And right now I'm doing exactly what I love most to do on a day I have to myself - grabbing some alone time. I'm in my bedroom, door closed, boys being entertained by dad. I have a bag of plain chips and some onion dip. I'll likely peruse around a bit on the internet on some favourite blog sites, and read a few chapters of my book. I know, I know - so many of my girlfriends would probably say "but you could be shopping!" or "why don't you get out for a bit?" But really and truly, I am loving the alone time, filled with peace and quiet. I've just finished "Toss the Guilt, Catch the Joy" again, and my head is swimming with ideas and my heart fully inspired. I may even just sit here and settle into some daydreaming.

Happy birthday to me.

Friday, 7 August 2009


We are now the proud owners of a dishwasher.

I know I always said it was one of those extra appliances I felt was a waste of space and money. And really, if you've seen our kitchen, you would see the added burden I felt it would be, as we have only 2 spaces under the counter, neither of which would fit a built-in dishwasher. So I knew we would have to buy a portable one, which is $500 more than a built-in, and then I'd have to find a place to put it in the kitchen.

Well, two weeks ago I finally turned to James and asked if he wanted to buy a dishwasher that afternoon. I think he nearly fainted from surprise. But my "recovery" from illness hasn't been complete, and as each week passes I realize that this time I don't think I will ever have very much energy until the baby comes. And standing at the sink doing dishes 4 or 5 times a day is one of those things I still can't do. Which left the chore for James. Which he hates. With a passion. I really don't think there is any other chore in the entire house he hates more than washing dishes. And so faced with another 5 months of him having to fill in for me, I offered the dishwasher.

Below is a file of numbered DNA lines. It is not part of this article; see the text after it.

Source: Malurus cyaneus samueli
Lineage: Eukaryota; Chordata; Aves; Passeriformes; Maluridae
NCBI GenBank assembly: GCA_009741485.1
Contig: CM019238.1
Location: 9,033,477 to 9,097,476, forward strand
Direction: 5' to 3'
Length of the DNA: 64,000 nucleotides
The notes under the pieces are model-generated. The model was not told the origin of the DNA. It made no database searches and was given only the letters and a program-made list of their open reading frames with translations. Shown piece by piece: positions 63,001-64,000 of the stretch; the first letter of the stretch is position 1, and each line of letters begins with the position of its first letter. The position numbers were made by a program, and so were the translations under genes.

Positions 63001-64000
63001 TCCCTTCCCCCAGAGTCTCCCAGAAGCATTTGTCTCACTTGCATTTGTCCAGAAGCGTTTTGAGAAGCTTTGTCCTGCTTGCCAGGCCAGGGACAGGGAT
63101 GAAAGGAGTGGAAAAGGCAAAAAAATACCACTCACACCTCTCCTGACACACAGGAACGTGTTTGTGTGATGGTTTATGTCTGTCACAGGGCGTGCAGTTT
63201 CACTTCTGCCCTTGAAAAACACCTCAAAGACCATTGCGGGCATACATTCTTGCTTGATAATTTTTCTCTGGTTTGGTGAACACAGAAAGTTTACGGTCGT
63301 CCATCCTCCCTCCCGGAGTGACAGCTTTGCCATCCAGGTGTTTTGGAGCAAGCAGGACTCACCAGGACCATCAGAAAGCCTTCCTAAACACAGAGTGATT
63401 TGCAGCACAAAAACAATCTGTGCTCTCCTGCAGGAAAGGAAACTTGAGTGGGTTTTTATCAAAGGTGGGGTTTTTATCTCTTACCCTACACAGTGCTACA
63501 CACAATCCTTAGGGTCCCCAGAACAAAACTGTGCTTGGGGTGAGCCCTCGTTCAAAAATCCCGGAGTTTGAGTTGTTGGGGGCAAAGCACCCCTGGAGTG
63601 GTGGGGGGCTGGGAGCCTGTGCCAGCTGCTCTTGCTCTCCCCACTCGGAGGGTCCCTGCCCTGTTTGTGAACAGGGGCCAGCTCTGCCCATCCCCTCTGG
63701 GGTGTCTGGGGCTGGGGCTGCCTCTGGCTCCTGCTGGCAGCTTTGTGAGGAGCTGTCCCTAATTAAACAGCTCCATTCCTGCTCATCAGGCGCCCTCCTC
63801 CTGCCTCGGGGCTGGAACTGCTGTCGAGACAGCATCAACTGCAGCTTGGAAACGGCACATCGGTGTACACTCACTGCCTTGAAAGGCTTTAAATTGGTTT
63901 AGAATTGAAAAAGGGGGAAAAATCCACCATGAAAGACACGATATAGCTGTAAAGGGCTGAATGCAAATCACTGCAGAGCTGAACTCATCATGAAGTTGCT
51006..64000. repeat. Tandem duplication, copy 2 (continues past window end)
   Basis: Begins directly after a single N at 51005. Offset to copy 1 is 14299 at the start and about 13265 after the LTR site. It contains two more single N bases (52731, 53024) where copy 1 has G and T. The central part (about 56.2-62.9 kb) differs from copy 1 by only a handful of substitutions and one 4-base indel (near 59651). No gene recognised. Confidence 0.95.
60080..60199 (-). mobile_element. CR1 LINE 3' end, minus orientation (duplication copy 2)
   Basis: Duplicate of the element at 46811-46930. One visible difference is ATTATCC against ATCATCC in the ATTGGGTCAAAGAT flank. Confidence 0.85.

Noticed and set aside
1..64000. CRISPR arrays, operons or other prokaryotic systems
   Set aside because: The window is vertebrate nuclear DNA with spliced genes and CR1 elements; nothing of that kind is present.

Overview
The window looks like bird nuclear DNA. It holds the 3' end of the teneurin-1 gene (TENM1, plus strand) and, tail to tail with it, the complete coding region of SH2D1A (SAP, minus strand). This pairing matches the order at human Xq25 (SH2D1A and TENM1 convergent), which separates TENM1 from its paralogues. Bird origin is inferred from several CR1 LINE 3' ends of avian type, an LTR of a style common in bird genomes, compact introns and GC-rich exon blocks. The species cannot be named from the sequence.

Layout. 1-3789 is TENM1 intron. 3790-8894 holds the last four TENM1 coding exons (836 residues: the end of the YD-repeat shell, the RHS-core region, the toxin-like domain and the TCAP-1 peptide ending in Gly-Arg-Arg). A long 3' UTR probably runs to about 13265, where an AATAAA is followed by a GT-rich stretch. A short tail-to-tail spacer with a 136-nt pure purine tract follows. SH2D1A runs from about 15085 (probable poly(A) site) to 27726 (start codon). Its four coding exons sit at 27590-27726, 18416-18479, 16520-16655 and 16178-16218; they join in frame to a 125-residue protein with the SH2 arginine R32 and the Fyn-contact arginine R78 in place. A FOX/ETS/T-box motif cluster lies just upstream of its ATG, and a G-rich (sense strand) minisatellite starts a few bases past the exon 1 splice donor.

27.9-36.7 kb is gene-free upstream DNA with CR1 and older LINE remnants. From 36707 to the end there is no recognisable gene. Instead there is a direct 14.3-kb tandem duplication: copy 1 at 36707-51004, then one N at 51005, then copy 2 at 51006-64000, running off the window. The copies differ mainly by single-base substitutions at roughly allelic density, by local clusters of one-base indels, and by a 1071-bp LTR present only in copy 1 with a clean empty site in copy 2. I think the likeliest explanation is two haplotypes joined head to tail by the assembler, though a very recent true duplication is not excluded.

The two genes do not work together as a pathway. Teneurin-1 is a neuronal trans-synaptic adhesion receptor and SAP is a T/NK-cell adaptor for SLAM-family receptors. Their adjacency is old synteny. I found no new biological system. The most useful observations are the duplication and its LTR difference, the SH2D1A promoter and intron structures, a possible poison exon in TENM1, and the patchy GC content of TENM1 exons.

It was expensive. And it's bulky. But we could afford it, and we found the space for it. In fact, the space issue was my biggest one, and it turns out that we like the layout even better now with the dishwasher in the kitchen.

I was also pleased with my efforts in getting some sort of a deal on it. James and I are not bargainers. We always pay the sticker price, mostly to avoid the confrontation. But at our first stop, when the saleperson showed us the dishwasher and told us the price, I first inquired about the features, and then asked straight out "about the price - can you do any better for us?" She went and discussed with her boss, and then they offered us a much better deal! We didn't end up buying it there, but each stop we made, I made sure they knew we were shopping around and wanted the best deal they could give us. I really felt great about the confidence I exuded in a situation where I would normally quietly slip away.